When astronomers conduct a giant survey, they collect overwhelming amounts of data. But how can we check whether the data is correct? Well, today’s paper applies a mathematical curiosity generally used for detecting tax fraud: Benford’s law.
Black holes come in many different sizes. But is there a mass limit? The authors of today’s paper investigate the possibility of black holes a trillion times as massive as the sun. Surprisingly, they could also help explain the mysterious dark matter!
The Hubble tension is one of the biggest issues in modern cosmology. Why can we not agree on the expansion rate of the Universe? Today’s authors propose a solution: The actual disagreement might be in the assumed mean temperature of the cosmic microwave background.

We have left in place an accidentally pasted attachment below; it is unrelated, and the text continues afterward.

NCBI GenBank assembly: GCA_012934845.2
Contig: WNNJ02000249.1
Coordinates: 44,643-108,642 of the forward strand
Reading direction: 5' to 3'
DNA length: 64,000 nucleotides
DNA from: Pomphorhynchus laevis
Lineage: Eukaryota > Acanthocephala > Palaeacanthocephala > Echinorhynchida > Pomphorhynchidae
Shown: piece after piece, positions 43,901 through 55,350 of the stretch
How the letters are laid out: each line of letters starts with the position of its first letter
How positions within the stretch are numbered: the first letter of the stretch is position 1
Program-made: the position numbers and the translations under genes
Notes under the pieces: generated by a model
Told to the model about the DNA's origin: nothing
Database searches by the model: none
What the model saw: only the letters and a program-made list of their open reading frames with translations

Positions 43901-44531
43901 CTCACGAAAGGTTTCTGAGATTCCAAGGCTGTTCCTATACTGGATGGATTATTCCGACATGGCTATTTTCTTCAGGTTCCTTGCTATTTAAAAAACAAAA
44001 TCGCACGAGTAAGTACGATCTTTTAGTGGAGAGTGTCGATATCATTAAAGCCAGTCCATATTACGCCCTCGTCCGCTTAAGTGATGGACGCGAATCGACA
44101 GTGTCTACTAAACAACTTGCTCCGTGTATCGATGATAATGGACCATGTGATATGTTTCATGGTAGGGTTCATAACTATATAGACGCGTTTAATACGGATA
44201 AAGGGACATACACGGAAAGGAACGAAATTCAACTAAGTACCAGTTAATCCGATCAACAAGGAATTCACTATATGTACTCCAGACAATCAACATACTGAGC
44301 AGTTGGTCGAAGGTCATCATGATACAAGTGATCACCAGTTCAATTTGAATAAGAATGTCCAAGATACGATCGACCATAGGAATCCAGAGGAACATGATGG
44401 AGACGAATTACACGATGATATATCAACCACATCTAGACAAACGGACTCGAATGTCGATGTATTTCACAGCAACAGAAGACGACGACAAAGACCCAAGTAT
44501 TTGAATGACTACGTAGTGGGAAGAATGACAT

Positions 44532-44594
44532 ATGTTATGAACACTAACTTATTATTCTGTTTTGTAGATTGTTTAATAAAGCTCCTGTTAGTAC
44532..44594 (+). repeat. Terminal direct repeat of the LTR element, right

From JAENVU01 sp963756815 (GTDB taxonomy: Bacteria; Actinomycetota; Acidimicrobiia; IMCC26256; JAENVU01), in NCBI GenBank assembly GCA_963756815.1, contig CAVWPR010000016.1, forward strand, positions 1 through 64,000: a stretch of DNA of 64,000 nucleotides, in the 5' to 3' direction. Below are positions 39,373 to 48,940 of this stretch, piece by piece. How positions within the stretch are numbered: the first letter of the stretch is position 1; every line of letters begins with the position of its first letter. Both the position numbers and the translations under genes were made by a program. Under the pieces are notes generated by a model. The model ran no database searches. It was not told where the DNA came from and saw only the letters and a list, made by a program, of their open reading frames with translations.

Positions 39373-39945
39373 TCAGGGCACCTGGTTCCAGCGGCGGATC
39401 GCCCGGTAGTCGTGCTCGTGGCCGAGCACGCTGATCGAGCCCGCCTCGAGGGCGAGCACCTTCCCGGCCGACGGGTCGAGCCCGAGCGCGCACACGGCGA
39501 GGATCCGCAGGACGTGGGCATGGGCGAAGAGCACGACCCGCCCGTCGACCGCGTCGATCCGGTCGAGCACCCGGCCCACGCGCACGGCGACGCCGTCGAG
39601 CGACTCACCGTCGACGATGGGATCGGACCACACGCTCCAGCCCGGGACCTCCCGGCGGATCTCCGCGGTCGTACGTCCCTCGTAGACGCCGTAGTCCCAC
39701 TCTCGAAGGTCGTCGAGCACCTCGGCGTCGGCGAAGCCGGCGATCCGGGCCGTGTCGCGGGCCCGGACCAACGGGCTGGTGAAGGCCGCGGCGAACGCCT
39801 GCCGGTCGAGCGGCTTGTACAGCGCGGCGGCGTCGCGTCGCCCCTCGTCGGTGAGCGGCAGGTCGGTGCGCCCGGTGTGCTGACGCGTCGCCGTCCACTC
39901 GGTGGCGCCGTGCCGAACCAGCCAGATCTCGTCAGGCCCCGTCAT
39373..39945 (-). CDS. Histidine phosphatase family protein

Modern cosmology relies on large numerical simulations. However, creating them requires a lot of memory and computational time. Today’s paper describes a technique that can dramatically decrease the computational cost of simulations – by focusing on the most important parts of the simulation and reducing waste!
Interstellar travel is difficult with traditional fuel-powered rockets. Today’s paper explores how we could instead use sailing space ships, propelled by photons and particles from astrophysical sources. Spoiler alert: Sailing ships could almost reach the speed of light!